CorbridgeTynedale, Northumberland, Thursday 10th August 2000
A SMALL GROUP of Broad-leaved Helleborine grows at the edge of the wood by the car park at the Collier Wood picnic site in County Durham. En route for Scotland we always like to take a short break here and stretch our legs for a few minutes by following the short nature trail.
After another twenty miles we take a longer break at Corbridge, where a stroll alongside the River Tyne gives us a change of scene. Growing from the edge of the path that leads down to the river from the corner of the town square is a small weed that looks like a miniature yellow-flowered version of Wood Sorrel. From its size it seems to be the small variety of Procumbent Yellow-sorrel, Oxalis corniculata var. microphylla, which originally grew in the mountains of New Zealand and Tasmania but which has been long-established in Britain as a garden weed.
Six or seven Grey Wagtails are flitting about on a gravel bar across the river. The seedpods of Himalayan Balsam are swelling and becoming ripe for popping; there's a kind of coiled-up spring mechanism in the pod that 'explodes' the seeds over a distance of several yards.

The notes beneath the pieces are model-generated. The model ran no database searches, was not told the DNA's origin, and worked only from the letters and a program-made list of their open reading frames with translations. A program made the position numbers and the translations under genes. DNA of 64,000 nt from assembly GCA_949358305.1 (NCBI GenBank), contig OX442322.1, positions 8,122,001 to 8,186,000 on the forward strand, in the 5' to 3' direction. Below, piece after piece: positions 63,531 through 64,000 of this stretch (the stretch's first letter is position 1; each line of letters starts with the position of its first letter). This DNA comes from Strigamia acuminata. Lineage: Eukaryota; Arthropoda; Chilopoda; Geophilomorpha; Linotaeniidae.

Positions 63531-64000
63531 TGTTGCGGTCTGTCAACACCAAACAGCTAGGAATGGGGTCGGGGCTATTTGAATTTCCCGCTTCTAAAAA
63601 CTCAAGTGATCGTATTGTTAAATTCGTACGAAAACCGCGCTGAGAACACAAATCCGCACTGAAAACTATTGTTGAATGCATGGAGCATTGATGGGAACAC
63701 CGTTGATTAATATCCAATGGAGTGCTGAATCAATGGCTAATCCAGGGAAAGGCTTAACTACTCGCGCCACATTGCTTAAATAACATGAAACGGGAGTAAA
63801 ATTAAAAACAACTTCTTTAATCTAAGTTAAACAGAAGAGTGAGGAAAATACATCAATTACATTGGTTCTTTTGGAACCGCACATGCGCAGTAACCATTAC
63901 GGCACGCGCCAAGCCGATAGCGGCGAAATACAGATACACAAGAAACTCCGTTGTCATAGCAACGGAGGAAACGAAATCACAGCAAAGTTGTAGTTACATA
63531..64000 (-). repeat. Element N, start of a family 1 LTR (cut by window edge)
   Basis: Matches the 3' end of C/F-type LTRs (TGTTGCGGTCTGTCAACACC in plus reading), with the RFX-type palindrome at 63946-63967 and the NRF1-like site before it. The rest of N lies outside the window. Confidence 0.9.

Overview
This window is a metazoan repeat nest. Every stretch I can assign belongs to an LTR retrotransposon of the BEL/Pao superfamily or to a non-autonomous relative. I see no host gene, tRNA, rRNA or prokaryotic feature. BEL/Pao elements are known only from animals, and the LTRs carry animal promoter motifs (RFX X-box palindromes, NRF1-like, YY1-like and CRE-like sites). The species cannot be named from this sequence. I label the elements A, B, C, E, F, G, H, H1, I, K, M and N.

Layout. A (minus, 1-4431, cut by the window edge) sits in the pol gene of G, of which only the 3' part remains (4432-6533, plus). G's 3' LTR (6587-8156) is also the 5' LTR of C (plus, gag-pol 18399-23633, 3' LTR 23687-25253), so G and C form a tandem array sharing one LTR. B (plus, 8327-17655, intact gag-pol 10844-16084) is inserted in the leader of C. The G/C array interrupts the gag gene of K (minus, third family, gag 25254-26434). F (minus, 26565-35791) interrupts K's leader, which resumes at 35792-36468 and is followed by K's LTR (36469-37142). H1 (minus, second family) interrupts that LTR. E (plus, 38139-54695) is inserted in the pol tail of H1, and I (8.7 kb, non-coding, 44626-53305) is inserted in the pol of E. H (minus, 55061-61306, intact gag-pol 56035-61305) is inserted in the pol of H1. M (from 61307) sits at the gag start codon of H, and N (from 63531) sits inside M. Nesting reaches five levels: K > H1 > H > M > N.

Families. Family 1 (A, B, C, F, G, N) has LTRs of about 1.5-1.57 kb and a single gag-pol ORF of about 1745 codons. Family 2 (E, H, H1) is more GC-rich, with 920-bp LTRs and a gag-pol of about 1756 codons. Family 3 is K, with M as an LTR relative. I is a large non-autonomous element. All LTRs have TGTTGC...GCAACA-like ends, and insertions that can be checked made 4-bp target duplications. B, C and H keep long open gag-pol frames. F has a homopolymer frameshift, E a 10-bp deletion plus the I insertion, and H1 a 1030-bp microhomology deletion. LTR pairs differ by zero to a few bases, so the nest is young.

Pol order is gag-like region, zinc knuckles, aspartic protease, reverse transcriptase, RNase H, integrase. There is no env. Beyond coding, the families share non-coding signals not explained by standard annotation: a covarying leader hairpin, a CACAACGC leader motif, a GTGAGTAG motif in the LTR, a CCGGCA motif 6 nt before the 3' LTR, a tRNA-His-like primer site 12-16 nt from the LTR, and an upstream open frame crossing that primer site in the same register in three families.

A board in the town square by the church records William Wallace's visit; he burnt the town down (on at least one occasion). Robert the Bruce followed in his footsteps some years later, and burnt the town again. You expect a sign 'Corbridge welcomes careful invaders' as you enter the town and 'Thank you for calling, burn us down again soon', as you leave.
Fifty miles further on, over the border, signs direct you to 'The Wallace Statue'.